Originally posted by Philippe Maquet:
    Good point... although.
    As the business layer (wherever it is) cannot do anything with the recNos returned by find() except reading records, the time between find() returns and reads are performed will be very short. Much shorter anyway that the time spend to process the records read (especially if the user enters in the play ).

    I agree that the time between the "find" and the "read" should be short, but no matter how short, the record could still have been modified in that time.
    That is, you are likely to be performing the following steps:
  • Check if record 1 matches criteria - if so add it to the collection
  • Check if record 2 matches criteria - if so add it to the collection
  • ...
  • Check if record n matches criteria - if so add it to the collection
  • Return list of matching record numbers


  • Unless you have the entire find method synchronised (which I advise against), there is the possibility that after validating record 1 some other client modified the record - before the record number even gets returned to the client!
    The amount of time that is available for such a modification is very small (especially if you are using indexes), but it does exist, so you should be aware of it.
    But then once you have the list of records returned, you have more work to do:
  • Read first record whose record number was returned
  • Read second record whose record number was returned
  • ...
  • Read nth record whose record number was returned


  • Again this will take a non trivial amount of time to perform. And between the time you read record 1 and the time you read record n, record n could have been modified by another client.
    Originally posted by Philippe Maquet:
    The business layer must *read* the records to perform its additional checks (which BTW gives some additional work to the database), while the Data layer performing the same checks by itself may not need any read. So each time Data is able to return exactly the recNos the business layer needs (with no useless records to be rejected at the business layer level), while performing less reads on average than the business layer would do, the database is globally doing *less* work.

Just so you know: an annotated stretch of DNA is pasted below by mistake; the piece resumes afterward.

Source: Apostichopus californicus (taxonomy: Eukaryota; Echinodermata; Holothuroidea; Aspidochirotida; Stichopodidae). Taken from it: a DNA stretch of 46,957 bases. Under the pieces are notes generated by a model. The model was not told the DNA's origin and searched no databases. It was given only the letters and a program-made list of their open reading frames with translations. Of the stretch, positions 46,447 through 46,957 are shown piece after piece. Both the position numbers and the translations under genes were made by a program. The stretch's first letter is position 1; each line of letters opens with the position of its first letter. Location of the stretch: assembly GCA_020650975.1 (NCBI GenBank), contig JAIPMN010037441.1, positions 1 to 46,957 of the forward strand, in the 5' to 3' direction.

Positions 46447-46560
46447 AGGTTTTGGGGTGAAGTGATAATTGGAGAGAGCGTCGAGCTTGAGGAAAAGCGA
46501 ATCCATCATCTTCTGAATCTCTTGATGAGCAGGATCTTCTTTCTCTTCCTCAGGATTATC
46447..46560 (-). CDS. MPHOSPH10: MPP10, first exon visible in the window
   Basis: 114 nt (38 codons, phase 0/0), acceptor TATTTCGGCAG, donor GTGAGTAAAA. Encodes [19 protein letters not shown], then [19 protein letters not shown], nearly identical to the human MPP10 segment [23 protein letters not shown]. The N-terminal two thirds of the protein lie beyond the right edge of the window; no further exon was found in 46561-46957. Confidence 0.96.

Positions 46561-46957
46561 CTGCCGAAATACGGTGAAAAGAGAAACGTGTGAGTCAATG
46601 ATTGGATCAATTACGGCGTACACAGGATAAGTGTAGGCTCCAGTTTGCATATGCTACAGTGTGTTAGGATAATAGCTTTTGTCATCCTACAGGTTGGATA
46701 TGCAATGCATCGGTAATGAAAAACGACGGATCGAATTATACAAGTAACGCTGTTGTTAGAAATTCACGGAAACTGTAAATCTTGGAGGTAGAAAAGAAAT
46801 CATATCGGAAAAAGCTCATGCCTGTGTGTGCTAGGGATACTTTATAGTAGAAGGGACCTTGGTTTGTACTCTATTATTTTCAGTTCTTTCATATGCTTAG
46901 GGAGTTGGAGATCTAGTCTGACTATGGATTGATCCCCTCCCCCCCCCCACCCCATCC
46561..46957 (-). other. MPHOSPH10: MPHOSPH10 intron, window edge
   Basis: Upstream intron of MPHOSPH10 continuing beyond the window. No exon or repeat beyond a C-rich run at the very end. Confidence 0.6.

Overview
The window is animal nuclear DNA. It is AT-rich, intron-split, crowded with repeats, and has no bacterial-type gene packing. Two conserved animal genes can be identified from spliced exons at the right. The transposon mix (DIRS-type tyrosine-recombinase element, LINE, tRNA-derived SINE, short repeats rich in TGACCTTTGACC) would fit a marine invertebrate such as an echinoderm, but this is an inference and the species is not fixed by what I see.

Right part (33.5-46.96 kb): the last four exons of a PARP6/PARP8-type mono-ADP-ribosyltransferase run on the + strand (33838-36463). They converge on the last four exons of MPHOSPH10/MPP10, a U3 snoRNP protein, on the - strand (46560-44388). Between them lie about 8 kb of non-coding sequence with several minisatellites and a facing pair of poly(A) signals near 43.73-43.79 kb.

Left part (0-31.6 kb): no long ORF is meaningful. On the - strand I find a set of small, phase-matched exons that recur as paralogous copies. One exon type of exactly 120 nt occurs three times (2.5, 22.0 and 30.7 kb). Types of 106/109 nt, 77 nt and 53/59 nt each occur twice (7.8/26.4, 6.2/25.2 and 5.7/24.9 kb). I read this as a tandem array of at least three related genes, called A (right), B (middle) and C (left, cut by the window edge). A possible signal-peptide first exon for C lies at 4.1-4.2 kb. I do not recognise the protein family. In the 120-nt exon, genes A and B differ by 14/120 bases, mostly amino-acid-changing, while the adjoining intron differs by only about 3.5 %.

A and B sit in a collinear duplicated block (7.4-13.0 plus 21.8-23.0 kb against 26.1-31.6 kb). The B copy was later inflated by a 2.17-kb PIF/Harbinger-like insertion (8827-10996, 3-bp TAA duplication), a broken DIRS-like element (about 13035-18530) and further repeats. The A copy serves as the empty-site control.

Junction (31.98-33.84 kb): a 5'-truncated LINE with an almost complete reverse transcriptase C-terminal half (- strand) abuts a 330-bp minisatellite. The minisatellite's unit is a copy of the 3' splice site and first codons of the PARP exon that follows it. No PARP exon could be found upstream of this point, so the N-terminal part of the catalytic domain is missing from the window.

Yes, but even in your case, since you are returning record numbers, there is the potential that by the time the real records are read, the "exact match" will no longer match.
    Best regards, Andrew
    Ben Zung
    Ranch Hand

    Joined: Mar 25, 2004
    Posts: 109
    It's interesting to see you two fight. It is enlighting too.
    For this assignment,there is no way to avoid a scan over the file when doing find, like doing table scan in a relational database where there is no index created. And even worse with the provided DB interface. What is the point to return the record number instead the record itself?
    You got the record when during comparison already and a record number returned and the called has to go into the data to read the record again.
    That's a waste of everything.
    I have, before this discussion, implemented Sun's DB find but it is not used(like some of ranchers do here). I noted this in the choices.txt. Now I am sure that this would work after all this discusion and my being lost and found. My own find is a overload of sun's. it takes a boolean indicator to do either exact or not-exact search. And it returns a string array with and later packed in a contractor object and presented to the client.
    Thanks for clears things up regarding the search exact/non-exact.
    Philippe Maquet
    Bartender

    Joined: Jun 02, 2003
    Posts: 1872
    Hi Andrew,

    (Actually I suspect your ranged find might fit into the "simple generic search method" concept which will simplify use of the Data class - but then I question this assignment's need for a ranged find. :tongue: )

    I think you suspect well.
    Of course if you are worried about network speeds and transferring huge amounts of data which may be culled at the client side, then you may want to have more efficient searches in the Data class - however this is not a consideration for this assignment .

    That's still the question of the right tradeoff to find in order to be OK with this excerpt of the instructions:
    A clear design, such as will be readily understood by junior programmers, will be preferred to a complex one, even if the complex one is a little more efficient.